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Mitogenomic analyses of caniform relationships

Arnason, Ulfur LU ; Gullberg, Anette LU ; Janke, Axel LU and Kullberg, Morgan LU (2007) In Molecular Phylogenetics and Evolution 45(3). p.863-874
Abstract
Extant members of the order Carnivora split into two basal groups, Caniformia (dog-like carnivorans) and Feliformia (cat-like carnivorans). In this study we address phylogenetic relationships within Caniformia applying various methodological approaches to analyses of complete mitochondrial genomes. Pinnipeds are currently well represented with respect to mitogenomic data and here we add seven mt genomes to the non-pinniped caniform collection. The analyses identified a basal caniform divergence between Cynoidea and Arctoidea. Arctoidea split into three primary groups, Ursidae (including the giant panda), Pinnipedia, and a branch, Musteloidea, which encompassed Ailuridae (red panda), Mephitidae (skunks), Procyonidae (raccoons) and... (More)
Extant members of the order Carnivora split into two basal groups, Caniformia (dog-like carnivorans) and Feliformia (cat-like carnivorans). In this study we address phylogenetic relationships within Caniformia applying various methodological approaches to analyses of complete mitochondrial genomes. Pinnipeds are currently well represented with respect to mitogenomic data and here we add seven mt genomes to the non-pinniped caniform collection. The analyses identified a basal caniform divergence between Cynoidea and Arctoidea. Arctoidea split into three primary groups, Ursidae (including the giant panda), Pinnipedia, and a branch, Musteloidea, which encompassed Ailuridae (red panda), Mephitidae (skunks), Procyonidae (raccoons) and Mustelidae (mustelids). The analyses favored a basal arctoid split between Ursidae and a branch containing Pinnipedia and Musteloidea. Within the Musteloidea there was a preference for a basal divergence between Ailuridae and remaining families. Among the latter, the analyses identified a sister group relationship between Mephitidae and a branch that contained Procyonidae and Mustelidae. The mitogenomic distance between the wolf and the dog was shown to be at the same level as that of basal human divergences. The wolf and the dog are commonly considered as separate species in the popular literature. The mitogenomic result is inconsistent with that understanding at the same time as it provides insight into the time of the domestication of the dog relative to basal human mitogenomic divergences. (Less)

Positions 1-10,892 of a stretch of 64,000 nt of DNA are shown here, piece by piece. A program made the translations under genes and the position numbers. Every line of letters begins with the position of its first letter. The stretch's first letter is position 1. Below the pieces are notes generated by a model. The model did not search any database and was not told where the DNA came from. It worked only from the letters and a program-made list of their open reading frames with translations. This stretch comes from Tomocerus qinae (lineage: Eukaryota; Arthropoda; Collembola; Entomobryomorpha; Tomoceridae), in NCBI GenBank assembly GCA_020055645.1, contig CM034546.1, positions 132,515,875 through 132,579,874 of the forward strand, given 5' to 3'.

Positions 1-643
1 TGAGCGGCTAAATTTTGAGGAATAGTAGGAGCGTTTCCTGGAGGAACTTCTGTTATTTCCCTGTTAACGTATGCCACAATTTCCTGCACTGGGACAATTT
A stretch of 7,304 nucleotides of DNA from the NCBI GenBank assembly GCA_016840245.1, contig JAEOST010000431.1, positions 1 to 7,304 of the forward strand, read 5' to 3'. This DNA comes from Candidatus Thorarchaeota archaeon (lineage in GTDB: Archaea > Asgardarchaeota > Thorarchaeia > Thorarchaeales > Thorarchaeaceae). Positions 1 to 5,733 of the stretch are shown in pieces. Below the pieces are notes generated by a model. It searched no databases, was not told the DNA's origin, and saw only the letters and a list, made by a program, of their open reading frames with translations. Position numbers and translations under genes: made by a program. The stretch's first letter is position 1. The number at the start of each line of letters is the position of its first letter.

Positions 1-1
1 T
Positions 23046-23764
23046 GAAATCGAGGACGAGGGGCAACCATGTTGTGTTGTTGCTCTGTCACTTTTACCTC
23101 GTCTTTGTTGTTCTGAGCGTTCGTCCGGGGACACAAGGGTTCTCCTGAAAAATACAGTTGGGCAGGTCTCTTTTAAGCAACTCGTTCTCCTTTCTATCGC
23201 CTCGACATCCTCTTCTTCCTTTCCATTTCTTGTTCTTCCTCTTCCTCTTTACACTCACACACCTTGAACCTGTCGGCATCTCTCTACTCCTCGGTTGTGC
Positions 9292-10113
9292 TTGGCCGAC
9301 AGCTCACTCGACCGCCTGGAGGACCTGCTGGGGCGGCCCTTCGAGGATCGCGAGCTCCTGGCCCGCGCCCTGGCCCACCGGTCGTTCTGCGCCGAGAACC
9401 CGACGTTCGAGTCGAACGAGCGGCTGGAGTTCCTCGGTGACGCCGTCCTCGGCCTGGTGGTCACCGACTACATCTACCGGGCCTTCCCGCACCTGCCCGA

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author
organization
publishing date
type
Contribution to journal
publication status
published
subject
keywords
Musteloidea, Pinnipedia, Ursidae, Arctoidea, Cynoidea, Carnivora, Molecular phylogeny, Mitogenomics, The wolf/dog split and basal human divergences
in
Molecular Phylogenetics and Evolution
volume
45
issue
3
pages
863 - 874
publisher
Elsevier
external identifiers
  • wos:000251943900007
  • scopus:36049030256
ISSN
1095-9513
DOI
10.1016/j.ympev.2007.06.019
language
English
LU publication?
yes
id
3db95cbc-f6ff-4665-ac0d-3ec78c7a467e (old id 946174)
date added to LUP
2008-01-23 13:22:38
date last changed
2017-07-02 03:47:54
@article{3db95cbc-f6ff-4665-ac0d-3ec78c7a467e,
  abstract     = {Extant members of the order Carnivora split into two basal groups, Caniformia (dog-like carnivorans) and Feliformia (cat-like carnivorans). In this study we address phylogenetic relationships within Caniformia applying various methodological approaches to analyses of complete mitochondrial genomes. Pinnipeds are currently well represented with respect to mitogenomic data and here we add seven mt genomes to the non-pinniped caniform collection. The analyses identified a basal caniform divergence between Cynoidea and Arctoidea. Arctoidea split into three primary groups, Ursidae (including the giant panda), Pinnipedia, and a branch, Musteloidea, which encompassed Ailuridae (red panda), Mephitidae (skunks), Procyonidae (raccoons) and Mustelidae (mustelids). The analyses favored a basal arctoid split between Ursidae and a branch containing Pinnipedia and Musteloidea. Within the Musteloidea there was a preference for a basal divergence between Ailuridae and remaining families. Among the latter, the analyses identified a sister group relationship between Mephitidae and a branch that contained Procyonidae and Mustelidae. The mitogenomic distance between the wolf and the dog was shown to be at the same level as that of basal human divergences. The wolf and the dog are commonly considered as separate species in the popular literature. The mitogenomic result is inconsistent with that understanding at the same time as it provides insight into the time of the domestication of the dog relative to basal human mitogenomic divergences.},
  author       = {Arnason, Ulfur and Gullberg, Anette and Janke, Axel and Kullberg, Morgan},
  issn         = {1095-9513},
  keyword      = {Musteloidea,Pinnipedia,Ursidae,Arctoidea,Cynoidea,Carnivora,Molecular phylogeny,Mitogenomics,The wolf/dog split and basal human divergences},
  language     = {eng},
  number       = {3},
  pages        = {863--874},
  publisher    = {Elsevier},
  series       = {Molecular Phylogenetics and Evolution},
  title        = {Mitogenomic analyses of caniform relationships},
  url          = {http://dx.doi.org/10.1016/j.ympev.2007.06.019},
  volume       = {45},
  year         = {2007},
}